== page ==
After the memorial service, several family members came up to me and asked me if I would do their funeral service when the time came. I didn't ask them why they wanted me to do it, but I think it may have had something to do with the fact that this "unusual" memorial was so light hearted, different, fun, and personal. I have to be honest. In a way, it was both sorrowful AND fun doing this memorial because of who Mongee was. I guess the question for me is, who am I going to choose to be? Will the blessing of God shine through me to my kids, their friends, and all who know us, or will I be another guy who has a job and pays the bills? Oh how empty and self centered it would be if I were focused on these things rather than what is really important.

I still have time. I don't know how much, but I still have it. Therefore, it is not too late. I don't have to lament that I didn't get to know someone or someone didn't get to know me. I don't have to lament that I was not able to be more of a blessing or someone was not able to be more of a blessing to me. I don't have to have any of the regrets of wasted time. I can maximize it as the blessing that God intended. I can use it so that my kids and their friends can have fond memories of the Telgrens and how they loved their kids and loved people. It is not too late.

I love you Mongee and I will miss you. Thank you for taking the Proffitt kids and raising them, especially Stacey. She has been my partner, my lover and my best friend along this journey. Who she is says something about you.

Tuesday, October 10, 2006

Flesh vs. the Spirit

I used to think that walking according to the Spirit and not the flesh as having to do merely with moral behavior. I have come to realize that it goes much deeper than this.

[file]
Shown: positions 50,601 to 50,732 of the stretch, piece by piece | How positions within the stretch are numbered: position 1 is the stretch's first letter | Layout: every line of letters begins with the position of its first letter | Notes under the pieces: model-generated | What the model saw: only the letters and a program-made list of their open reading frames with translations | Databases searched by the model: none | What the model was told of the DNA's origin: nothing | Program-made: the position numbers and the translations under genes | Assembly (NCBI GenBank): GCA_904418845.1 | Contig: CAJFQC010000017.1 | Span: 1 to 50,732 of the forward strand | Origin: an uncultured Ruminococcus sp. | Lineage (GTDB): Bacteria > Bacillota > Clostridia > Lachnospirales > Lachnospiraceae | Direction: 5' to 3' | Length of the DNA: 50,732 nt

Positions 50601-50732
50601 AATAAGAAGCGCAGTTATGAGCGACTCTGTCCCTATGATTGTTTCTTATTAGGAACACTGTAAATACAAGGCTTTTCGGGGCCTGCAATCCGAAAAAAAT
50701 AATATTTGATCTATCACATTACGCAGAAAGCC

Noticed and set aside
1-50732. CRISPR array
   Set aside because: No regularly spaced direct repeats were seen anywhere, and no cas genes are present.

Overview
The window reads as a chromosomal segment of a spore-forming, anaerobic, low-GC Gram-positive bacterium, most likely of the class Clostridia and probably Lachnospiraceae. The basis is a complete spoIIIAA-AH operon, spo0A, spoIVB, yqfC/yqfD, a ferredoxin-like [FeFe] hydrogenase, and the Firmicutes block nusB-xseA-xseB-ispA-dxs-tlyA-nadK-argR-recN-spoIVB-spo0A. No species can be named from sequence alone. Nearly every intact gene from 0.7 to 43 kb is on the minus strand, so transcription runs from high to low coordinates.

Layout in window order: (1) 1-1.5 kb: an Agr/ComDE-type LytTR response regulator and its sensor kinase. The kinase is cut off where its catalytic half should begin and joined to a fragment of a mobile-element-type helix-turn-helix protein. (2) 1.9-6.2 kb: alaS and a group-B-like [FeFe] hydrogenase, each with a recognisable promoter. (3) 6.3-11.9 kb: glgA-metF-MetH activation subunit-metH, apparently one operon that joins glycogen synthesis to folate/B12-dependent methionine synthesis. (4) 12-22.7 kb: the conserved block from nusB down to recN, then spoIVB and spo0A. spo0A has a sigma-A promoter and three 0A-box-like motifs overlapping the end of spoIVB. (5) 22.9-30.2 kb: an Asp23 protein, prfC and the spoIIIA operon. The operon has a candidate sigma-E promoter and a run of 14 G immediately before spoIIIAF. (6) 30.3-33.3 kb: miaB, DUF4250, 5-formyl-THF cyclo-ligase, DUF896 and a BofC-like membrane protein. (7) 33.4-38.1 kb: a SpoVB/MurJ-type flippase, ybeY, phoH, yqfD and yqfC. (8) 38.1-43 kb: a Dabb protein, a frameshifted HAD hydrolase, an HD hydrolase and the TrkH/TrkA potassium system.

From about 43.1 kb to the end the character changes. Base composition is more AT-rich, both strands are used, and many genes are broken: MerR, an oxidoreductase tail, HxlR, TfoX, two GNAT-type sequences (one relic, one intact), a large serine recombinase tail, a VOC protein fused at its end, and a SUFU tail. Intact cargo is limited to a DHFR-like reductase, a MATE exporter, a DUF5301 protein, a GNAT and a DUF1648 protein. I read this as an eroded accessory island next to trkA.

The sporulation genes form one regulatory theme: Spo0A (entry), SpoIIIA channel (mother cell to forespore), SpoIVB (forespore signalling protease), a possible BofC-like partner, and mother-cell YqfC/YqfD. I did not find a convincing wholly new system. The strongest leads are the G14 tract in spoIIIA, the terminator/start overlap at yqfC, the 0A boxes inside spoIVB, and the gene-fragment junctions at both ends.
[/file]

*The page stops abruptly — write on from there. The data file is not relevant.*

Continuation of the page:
"But we should always give thanks to God for you, brethren beloved by the Lord, because God has chosen you from the beginning for salvation through sanctification by the Spirit and faith in the truth" (2 Thess 2:13).

"He saved us, not on the basis of deeds which we have done in righteousness, but according to His mercy, by the washing of regeneration and renewing by the Holy Spirit" (Tit 3:5),

This tells me that the Spirit sanctifies me and renews me. This renewal means that I put off the old self and put on the new self. It also means that I am no longer conformed to this world, but transformed by the renewing of my mind. The transformation needs to come from the inside out. My mind needs to be renewed. I need to walk AND think according to the Spirit.

Walking according to the flesh can take on the appearance of religion, yet be devoid of the Spirit of God. Several years ago, I remember reading a book by Gayle Erwin entitled, The Jesus Style. In it, he talks about the "style" that Jesus conducted his ministry in. First of all Jesus is born in a barn to a Jewish working class family in a backwater place called Israel in a insignificant town called Bethlehem. That would be like being born in Toadsuck Arkansas. He is given a very, very common name, "Jesus," which is a Greek form of the Hebrew name, "Joshua." Jesus chooses a band of ordinary people to be his disciples, which included people such as fishermen, a tax collector and a zealot, which would be like having a member of the KKK and an African American on the same team. Then there is the way he died - crucified on a cross. In 1 Corinthians, Paul said that the cross is foolishness to the Greeks. I couldn't fully relate to this because we do not use crosses the way they were used in the 1st century world. A modern day equivalent would be an electric chair, gas chamber, or hangman's noose. If people were to hear a preacher say, "Take up your hangman's noose and follow Christ," or sing a song that said, "At the electric chair the electric chair where I first saw the light…" or say, "I am gassed to death with Christ nevertheless I live…" we would be ridiculed and mocked.